Google has been hard at work rolling out the new Search Console, which means big changes in how you can monitor traffic to your website. Here’s what you need to know.
What Are the Major Changes?
Some of the biggest changes to be aware of are the functionality of certain tools and reports, the amount and detail of available search traffic data, and new mobile capabilities.
One brand new feature of the new Search Console is URL Inspection. This means you can now test a live page’s eligibility for crawling, as well as detailed insights into your website’s pages in the Google index.
Some tools and reports have also been combined or expanded in the newer version. Both “Internal links” and “Links to your site” are now covered under “Links”, while “Search Analytics”, “Rich Cards” and “Fetch as Google” have all been renamed and fleshed out.
Are These Changes Positive?
Fortunately, the new Google Search Console comes with many improvements in comparison to the previous version. For example, the Manual Actions report now has an option to view history, and you can access or remove properties from the navigation bar on each page.
Other positive changes to the Google Search Console include:
- Over 5 times the amount of search data— the new Performance report (previously named “Search Analytics) now provides 16 months’ of data.
- An improved format for Mobile Usability
- The option to upload your website’s sitemap and have it tested immediately
- View indexing errors on both a site and page level
- More reliable data, especially in regards to link count, crawl status and debugging information.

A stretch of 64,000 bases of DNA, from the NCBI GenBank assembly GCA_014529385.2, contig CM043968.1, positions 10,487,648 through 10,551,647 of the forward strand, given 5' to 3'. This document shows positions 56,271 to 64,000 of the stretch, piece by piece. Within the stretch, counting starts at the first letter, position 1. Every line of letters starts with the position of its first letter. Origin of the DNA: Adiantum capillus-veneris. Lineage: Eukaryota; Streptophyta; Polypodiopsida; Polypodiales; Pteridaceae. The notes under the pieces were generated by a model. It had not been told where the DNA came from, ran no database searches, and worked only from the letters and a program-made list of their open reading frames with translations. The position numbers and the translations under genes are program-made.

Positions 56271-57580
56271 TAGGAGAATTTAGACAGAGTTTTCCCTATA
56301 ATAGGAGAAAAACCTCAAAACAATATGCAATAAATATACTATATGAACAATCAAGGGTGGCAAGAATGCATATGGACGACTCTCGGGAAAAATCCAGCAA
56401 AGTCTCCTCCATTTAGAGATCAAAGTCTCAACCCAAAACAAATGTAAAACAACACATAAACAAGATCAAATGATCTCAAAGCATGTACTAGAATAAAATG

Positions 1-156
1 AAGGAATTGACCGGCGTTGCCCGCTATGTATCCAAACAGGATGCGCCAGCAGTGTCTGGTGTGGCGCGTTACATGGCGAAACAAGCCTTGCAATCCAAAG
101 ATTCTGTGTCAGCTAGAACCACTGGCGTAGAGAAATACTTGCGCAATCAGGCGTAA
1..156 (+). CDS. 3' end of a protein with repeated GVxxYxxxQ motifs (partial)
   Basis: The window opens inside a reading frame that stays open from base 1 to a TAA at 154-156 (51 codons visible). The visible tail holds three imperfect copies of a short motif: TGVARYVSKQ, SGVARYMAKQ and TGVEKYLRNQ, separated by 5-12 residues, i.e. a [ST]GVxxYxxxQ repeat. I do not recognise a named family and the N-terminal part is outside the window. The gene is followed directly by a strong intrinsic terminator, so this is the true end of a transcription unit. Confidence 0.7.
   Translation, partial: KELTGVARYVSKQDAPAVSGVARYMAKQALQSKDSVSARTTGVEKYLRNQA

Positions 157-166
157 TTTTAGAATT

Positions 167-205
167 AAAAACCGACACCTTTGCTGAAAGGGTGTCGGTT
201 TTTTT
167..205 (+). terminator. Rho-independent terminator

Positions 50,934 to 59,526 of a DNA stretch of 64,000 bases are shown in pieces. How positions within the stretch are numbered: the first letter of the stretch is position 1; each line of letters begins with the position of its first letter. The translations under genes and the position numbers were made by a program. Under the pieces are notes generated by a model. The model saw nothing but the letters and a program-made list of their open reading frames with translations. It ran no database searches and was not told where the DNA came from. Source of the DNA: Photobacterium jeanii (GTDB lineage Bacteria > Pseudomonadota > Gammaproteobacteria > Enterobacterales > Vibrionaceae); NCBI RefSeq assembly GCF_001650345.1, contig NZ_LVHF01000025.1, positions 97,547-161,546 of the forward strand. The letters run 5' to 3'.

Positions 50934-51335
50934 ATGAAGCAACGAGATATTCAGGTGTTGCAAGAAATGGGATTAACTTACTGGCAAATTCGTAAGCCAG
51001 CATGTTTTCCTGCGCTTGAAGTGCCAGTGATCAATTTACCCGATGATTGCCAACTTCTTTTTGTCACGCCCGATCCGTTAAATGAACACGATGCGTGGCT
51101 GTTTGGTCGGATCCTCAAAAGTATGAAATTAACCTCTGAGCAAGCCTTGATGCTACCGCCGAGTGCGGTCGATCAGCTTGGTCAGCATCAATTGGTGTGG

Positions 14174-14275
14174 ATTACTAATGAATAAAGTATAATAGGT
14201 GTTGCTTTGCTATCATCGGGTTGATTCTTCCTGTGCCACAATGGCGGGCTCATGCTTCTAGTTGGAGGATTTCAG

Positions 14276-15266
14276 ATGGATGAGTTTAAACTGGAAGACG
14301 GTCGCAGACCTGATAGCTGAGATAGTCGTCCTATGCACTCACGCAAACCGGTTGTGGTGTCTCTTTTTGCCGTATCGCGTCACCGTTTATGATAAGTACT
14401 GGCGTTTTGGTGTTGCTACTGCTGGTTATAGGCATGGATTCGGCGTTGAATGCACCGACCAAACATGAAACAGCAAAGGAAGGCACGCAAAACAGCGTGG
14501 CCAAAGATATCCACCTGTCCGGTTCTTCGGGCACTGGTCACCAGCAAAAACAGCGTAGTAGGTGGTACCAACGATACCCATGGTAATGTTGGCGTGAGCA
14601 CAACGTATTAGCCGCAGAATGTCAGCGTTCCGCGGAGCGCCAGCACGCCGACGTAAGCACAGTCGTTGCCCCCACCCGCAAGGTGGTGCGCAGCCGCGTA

Are There Any Downsides?
It’s still early days for the new Search Console, so there are some aspects that are yet to be perfected. For example, some features from the old Search Console are not yet available in the newer version.
- The option to target international countries
- The data highlighter tool
- Choosing a website as your preferred domain
- The ability to read messages
- The Security Issues report
You can find a full list of unsupported features on Google’s Search Console Help page.
However, Google is still migrating a lot of features over to the newer version, so hopefully these will eventually be available.
While there are bound to be some technical errors encountered as Google continues to perfect new features, the biggest challenge users have reported is the learning curve. With many tools being renamed and new features available, it may take a little practice to get familiar with the new and improved Search Console.
Google Search Console’s new Mobile Usability report function compared to the older version
Should I Use the New Search Console or Stick to the Old One?
The best version of Search Console for you depends on what tools and reports you use most often for tracking your website traffic.
Google has confirmed that they will be removing old tools and reports as the new Search Console progresses, which means using the older version won’t be an option for much longer.
So if the ability to respond to messages and review security issues is important to you, then you might find you’re better off sticking to the previous version. But if you’re after more detailed data reports and better mobile readability, then the new Search Console is for you.
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